For 2018, I have cut way back on investing time in looking for new partners/sponsors. It is a big time suck, with very little return right now. I have a solid foundation of sponsor/partners that have been with me for a while now, along with a few new ones. I have instead focused on strengthening the partnerships/sponsorships that I have, and really focusing on cutting expenses down, which has been the trend the past 3 years now.
By the Numbers:
3 Paychecks, totaling $1,852 after taxes
$231– average prize money per race
$730 – highest prize money at Challenge Aruba
$573 spent on hotels (lucky enough to have a few homestays + free rewards nights)
$7.3k + 140,000 award miles on airfare
112,000 miles flown, 37 flight legs, 249 hours of "travel time" from first take off to last flight land of each trip.
How Do I Track All of This? (Same as last year)
I figured there may be some interest on how I manage all of this "data". Below is how I currently do it, if you have any suggestions open to hearing how to make my life easier!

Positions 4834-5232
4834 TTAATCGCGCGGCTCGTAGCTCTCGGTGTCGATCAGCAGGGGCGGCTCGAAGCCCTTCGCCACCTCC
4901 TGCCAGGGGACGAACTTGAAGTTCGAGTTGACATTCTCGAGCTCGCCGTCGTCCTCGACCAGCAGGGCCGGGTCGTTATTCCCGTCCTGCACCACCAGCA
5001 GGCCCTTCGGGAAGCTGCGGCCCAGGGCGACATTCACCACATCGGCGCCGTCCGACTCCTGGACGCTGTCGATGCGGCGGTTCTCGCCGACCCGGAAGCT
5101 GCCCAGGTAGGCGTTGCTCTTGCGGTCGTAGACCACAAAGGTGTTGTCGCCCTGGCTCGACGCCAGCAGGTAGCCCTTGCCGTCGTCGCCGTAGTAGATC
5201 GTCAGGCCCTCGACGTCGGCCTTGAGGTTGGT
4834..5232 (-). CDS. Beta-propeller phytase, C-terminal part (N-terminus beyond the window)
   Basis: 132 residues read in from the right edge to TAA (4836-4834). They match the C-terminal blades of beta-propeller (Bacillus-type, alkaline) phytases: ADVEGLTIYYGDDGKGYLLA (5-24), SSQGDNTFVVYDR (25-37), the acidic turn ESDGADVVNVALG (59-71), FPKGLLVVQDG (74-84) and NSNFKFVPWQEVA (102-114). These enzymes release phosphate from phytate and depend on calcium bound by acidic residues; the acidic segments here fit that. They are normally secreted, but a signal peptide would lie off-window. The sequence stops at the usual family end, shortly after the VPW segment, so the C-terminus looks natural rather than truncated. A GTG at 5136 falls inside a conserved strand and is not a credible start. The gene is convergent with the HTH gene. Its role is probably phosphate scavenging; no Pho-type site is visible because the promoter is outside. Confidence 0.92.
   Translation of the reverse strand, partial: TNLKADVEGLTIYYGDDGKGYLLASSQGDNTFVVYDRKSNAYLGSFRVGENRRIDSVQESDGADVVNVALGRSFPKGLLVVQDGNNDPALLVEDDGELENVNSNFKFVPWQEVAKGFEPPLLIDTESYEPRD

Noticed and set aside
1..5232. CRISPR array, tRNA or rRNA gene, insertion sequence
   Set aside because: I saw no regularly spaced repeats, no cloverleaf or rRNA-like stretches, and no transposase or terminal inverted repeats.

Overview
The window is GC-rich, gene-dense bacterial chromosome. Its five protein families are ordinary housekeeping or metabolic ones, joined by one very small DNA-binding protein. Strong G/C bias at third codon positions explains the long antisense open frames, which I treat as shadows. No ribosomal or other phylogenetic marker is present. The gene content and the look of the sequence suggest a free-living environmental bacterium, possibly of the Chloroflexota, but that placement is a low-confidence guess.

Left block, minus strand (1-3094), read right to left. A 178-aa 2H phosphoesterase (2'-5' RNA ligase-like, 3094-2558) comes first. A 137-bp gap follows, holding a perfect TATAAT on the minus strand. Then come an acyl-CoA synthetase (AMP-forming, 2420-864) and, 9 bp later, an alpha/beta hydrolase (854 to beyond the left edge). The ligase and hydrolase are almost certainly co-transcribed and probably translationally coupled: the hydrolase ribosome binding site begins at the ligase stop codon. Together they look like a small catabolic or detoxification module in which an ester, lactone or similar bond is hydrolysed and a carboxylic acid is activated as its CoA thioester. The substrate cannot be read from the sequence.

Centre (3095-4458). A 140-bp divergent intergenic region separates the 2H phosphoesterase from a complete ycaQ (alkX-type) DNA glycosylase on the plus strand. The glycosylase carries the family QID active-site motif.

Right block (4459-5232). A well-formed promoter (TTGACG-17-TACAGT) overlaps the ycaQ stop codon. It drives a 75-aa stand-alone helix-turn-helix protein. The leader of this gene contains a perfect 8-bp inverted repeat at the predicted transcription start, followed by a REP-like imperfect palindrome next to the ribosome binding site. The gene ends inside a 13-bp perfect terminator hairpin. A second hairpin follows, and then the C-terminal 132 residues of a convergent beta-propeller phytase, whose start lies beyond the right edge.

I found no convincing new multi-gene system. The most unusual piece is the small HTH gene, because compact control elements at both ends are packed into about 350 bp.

- Expense/Revenue Tracker- I just use Excel to track everything, pretty simple and straight forward.
- Paper Receipts- Previously I was just keeping them in an envelope and transcribing them into the "master" excel tracker. I use Foreceipt, pretty nifty app which links into your Google Drive and can transfers the receipts via photo/image & creates nice reports.
- Online Purchases- I use the "Snipping Tool" to screenshot the receipt and just save them in a folder by year and they are titled by date and company.
- Flight Data- I have previously used, and will continue to use Mile Calc. For 2017 I have also started using AppInTheAir which has some nice features for historical flight data, plus current and upcoming flight info.
- Taxes- Our tax situation is a bit complicated with us living overseas, having a foreign bank account, and multiple income sources. Due to all of that we use TaxesForExpats.
Where the Rubber Meets the Road: Financials of a Pro Triathlete Year 4